Global streaming platform Netflix has partnered with UNESCO to launch the African Folktales Reimagined short films initiative set to launch on Netflix on 29 March 2023.
The streamer notes that the anthology of six short films was launched as part of Netflix’s partnership with UNESCO to support the next generation of storytellers who were provided with resources, including a US$90 000 budget and creative guidance by established filmmakers as mentors to bring their stories to life.
According to them, emerging filmmakers were selected in 2021 following a call for submission that resulted in over 2000 applications from the African continent. As a result, the six emerging storytellers from Nigeria, South Africa, Mauritania, Kenya, Uganda and Tanzania will see their respective short films and make their debut on Netflix.
The African Folktales, Reimagined short film collection features a variety of African on-screen talent in stories by emerging African storytellers such as Mohamed Echkouna from Mauritania with Enmity Djinn, Walt Mzengi Corey from Tanzania with Katope; Korede Azeez from Nigeria with Zabin Halima; Voline Ogutu from Kenya with Anyango and the Ogre; Loukman Ali from Uganda with Katera of the Punishment Island and Gcobisa Yako from South Africa with MaMlambo.
Netflix mentioned that each filmmaker was partnered with a local production company and under the guidance of Netflix-appointed supervising producer Steven Markovich from Big World Cinema and industry mentors: Bongiwe Selane (mentor to Gcobisa Yako), Jenna Bass (mentor to Korede Azeez), Pape Boye (mentor to Loukman Ali); Femi Odugbemi (mentor to Mohamed Echkouna); Leila Afua Djansi (mentor to Voline Ogutu) and Tosh Gitonga (mentor to Walter Mzengi) who provided guidance and nurtured the filmmakers on their journey to bring their stories to life.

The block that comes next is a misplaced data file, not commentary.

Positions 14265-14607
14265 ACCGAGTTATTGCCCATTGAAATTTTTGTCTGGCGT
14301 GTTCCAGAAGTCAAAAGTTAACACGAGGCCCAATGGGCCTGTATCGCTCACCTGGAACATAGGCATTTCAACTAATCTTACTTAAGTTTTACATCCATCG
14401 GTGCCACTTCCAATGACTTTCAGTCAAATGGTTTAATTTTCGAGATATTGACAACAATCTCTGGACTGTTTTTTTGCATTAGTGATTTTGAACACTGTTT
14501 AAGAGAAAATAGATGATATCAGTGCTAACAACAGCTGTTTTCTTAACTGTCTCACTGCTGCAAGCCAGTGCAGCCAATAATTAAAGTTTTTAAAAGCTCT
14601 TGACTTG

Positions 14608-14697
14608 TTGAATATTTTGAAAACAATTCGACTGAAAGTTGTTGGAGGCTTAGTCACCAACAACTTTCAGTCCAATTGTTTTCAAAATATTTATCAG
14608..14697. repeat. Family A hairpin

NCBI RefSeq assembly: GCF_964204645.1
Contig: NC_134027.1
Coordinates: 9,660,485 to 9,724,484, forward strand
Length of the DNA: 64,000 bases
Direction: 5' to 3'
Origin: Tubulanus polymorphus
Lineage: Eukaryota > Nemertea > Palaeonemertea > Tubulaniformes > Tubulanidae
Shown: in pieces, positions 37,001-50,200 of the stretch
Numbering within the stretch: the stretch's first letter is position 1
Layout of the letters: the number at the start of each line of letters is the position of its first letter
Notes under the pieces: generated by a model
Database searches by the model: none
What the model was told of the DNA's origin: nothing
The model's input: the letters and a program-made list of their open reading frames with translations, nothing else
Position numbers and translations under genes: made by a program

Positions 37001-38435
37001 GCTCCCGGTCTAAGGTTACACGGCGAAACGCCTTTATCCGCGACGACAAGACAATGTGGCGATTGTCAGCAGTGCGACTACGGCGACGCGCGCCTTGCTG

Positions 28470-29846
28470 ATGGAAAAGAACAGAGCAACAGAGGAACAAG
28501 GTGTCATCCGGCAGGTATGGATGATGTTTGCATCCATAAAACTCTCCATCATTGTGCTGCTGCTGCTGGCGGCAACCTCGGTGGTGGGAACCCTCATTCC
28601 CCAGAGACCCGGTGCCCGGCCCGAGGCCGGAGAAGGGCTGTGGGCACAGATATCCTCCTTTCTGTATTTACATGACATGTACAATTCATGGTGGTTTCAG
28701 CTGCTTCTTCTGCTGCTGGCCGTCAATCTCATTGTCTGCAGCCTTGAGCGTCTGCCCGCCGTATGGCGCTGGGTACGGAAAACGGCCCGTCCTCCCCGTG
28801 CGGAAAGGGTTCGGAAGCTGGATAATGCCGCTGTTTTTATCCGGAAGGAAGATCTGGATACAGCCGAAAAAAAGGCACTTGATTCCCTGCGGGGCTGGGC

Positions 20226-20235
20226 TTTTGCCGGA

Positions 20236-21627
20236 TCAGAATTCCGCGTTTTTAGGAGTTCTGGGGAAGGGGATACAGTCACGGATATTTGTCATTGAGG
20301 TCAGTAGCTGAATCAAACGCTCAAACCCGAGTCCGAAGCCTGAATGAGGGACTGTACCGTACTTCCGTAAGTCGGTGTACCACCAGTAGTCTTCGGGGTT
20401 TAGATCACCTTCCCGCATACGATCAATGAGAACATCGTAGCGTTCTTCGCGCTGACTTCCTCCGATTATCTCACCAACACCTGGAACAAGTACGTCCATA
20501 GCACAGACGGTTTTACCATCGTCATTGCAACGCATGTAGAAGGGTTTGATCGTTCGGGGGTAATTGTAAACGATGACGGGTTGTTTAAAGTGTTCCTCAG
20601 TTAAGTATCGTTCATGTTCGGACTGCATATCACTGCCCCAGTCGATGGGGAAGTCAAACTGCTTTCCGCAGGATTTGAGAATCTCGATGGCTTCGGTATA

Commenting on the initiative, Ernesto Ottone R., the UNESCO Assistant Director-General for Culture, said, “UNESCO is proud to present the tales of Africa, reimagined by its emerging, homegrown talents. At the crossroads of tradition, innovation, heritage and creativity, African expressions in the 21st century are as diverse and dynamic as their people. The UNESCO-Netflix partnership represents our shared commitment to the audiovisual industries of Africa, which have the potential to generate US$20 billion in revenues annually. African creativity is a force for sustainable development, and we cannot wait for audiences worldwide to feel its unstoppable energy.”
Tendeka Matatu, Netflix’s Director of Film in Africa, added, “We are excited to finally bring this anthology of short films created by the next generation of African storytellers to Netflix members worldwide. This initiative is a testament to our ongoing efforts to strengthen the African storytelling pipeline and include voices from underrepresented communities. In addition, we’re grateful to our partners at UNESCO, who walked this journey with us to provide the six emerging African filmmakers an opportunity to create and showcase their reimagined folktales to the world.”